Opinion: de Blasio Doesn’t Care About Asians

Since his campaign for the mayoral position in 2013, Mayor de Blasio has rarely made an appearance in Chinatown, writes Sing Tao Daily's Lotus Chau. De Blasio is pictured here during his public advocate tenure at Better Chinatown Society's Firecracker Ceremony and Cultural Festival on Feb. 9, 2013. (Photo via Flickr/Creative Commons license)

Since his campaign for the mayoral position in 2013, Mayor de Blasio has rarely made an appearance in Chinatown, writes Sing Tao Daily’s Lotus Chau. De Blasio is pictured here in earlier days during his public advocate tenure at Better Chinatown Society’s Firecracker Ceremony and Cultural Festival on Feb. 9, 2013. (Photo via Flickr/Creative Commons license)

[Editor’s note: Mayor de Blasio’s recent decision to add two Muslim holidays to the school calendar was not well received in the Asian community. Having hoped the mayor could fulfill his campaign promise and add the Lunar New Year to the school calendar too, Asians were disappointed at being left out. On March 13, a few elected officials whose districts have large Asian populations held a rally together with community leaders to urge the mayor to give the Asian holiday its overdue recognition.  

On March 14, Sing Tao Daily published a commentary by Lotus Chau, pointing out that Mayor de Blasio has largely overlooked the Asian community.]

Mayor de Blasio won the election by telling the “Tale of Two Cities.” After he took office, he established fighting for the underserved and minorities as the cornerstone of his administration. Yet Asians, who make up 13 percent of the city’s population, are clearly not the most important group in the mayor’s view. We may not even be in his view at all.

During his tenure, the mayor has never hosted any Asian-related celebration events. For the Lunar New Year, which just passed, he didn’t even send the Asian community a “Happy New Year” note, even though he doesn’t have to draft such a note himself. It seems Asians cannot expect the mayor to mend the gap between the “two cities” for us. The only thing we can do is fight for ourselves.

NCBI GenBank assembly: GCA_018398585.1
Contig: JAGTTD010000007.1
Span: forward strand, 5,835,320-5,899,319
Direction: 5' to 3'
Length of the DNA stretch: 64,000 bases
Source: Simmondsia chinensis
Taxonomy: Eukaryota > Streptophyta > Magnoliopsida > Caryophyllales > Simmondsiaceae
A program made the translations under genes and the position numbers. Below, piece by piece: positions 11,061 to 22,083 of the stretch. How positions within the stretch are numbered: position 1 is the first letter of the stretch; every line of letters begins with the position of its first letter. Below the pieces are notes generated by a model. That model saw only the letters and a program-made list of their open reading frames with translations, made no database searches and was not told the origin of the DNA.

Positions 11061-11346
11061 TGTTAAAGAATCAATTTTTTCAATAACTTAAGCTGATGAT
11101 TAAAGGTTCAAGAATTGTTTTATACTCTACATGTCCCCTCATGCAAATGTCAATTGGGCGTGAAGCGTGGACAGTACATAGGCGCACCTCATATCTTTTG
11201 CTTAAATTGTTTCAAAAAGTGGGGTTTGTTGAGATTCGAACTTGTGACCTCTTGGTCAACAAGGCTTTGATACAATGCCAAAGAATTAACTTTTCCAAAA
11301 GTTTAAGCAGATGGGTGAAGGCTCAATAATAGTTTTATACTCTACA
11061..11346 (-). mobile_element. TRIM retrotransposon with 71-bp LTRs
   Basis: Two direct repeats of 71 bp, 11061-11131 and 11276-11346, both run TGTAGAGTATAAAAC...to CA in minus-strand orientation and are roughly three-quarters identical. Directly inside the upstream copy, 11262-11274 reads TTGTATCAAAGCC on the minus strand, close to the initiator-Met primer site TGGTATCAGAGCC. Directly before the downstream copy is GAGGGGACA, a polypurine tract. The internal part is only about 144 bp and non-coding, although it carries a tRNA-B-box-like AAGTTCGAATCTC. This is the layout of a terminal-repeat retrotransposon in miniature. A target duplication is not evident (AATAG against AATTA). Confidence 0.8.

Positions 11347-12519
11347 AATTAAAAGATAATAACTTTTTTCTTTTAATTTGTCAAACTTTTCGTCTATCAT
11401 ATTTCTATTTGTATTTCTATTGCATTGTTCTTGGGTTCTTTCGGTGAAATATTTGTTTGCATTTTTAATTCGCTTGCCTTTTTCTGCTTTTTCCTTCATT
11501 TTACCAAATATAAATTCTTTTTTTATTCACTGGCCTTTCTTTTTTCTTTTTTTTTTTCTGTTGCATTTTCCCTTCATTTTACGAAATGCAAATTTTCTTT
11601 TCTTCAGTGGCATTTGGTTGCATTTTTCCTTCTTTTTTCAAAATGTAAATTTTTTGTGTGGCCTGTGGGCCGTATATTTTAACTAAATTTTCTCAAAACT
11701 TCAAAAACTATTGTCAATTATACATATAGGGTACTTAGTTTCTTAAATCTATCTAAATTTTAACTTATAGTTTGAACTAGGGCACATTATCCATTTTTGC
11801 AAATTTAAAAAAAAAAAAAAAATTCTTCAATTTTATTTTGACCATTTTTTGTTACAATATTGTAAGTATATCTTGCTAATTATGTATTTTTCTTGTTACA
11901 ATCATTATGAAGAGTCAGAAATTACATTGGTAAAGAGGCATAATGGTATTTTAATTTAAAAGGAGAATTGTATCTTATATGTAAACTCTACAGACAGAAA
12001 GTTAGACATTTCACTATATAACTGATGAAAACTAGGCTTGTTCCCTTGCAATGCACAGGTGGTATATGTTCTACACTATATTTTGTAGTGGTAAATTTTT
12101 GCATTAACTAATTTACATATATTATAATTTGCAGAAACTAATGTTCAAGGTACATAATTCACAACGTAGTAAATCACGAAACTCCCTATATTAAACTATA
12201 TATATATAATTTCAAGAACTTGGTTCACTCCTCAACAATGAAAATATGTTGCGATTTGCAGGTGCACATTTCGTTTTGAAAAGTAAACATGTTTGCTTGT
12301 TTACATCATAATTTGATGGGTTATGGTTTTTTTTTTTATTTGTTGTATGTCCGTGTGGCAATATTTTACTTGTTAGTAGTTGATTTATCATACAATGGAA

To list the Lunar New Year as a holiday on the school calendar has been a dream for Asians for more than 10 years. It was first proposed by Jimmy Meng when he was the State Assemblyman representing Flushing. And through relentless efforts by his successors Ellen Yong, Grace Meng and Ron Kim, former Assembly Speaker Sheldon Silver, as well as state Sens. Daniel Squadron and Toby Ann Stavisky, Albany finally passed a related law at the end of last year.

But the law only requires the city’s Department of Education (DOE) to consider closing schools if a holiday is likely to result in “a considerable proportion” of students being absent. It doesn’t require schools to be closed for the celebration. [Editor’s note: In 2015, the Lunar New Year fell during winter break.]

Over the past decade, China has been rising rapidly on the international stage. The giant Chinese population and its economic significance have prompted many mainstream cultural institutes including the Metropolitan Museum and Lincoln Center to host Lunar New Year celebrations to appeal to their Asian clientele. It’s hard to believe that the mayor hasn’t noticed.

Yet, the clearest memory of de Blasio in Chinatown was when he was a council member campaigning for the public advocate position. Back then he stood on a stage in the Grand Harmony Restaurant in Chinatown, together with John Liu who was running for comptroller and Margaret Chin who was running for the City Council. They held hands together and de Blasio joked with Chin that the difference in their heights — his 6 feet 5 inches versus her 5 feet — wouldn’t affect their communication.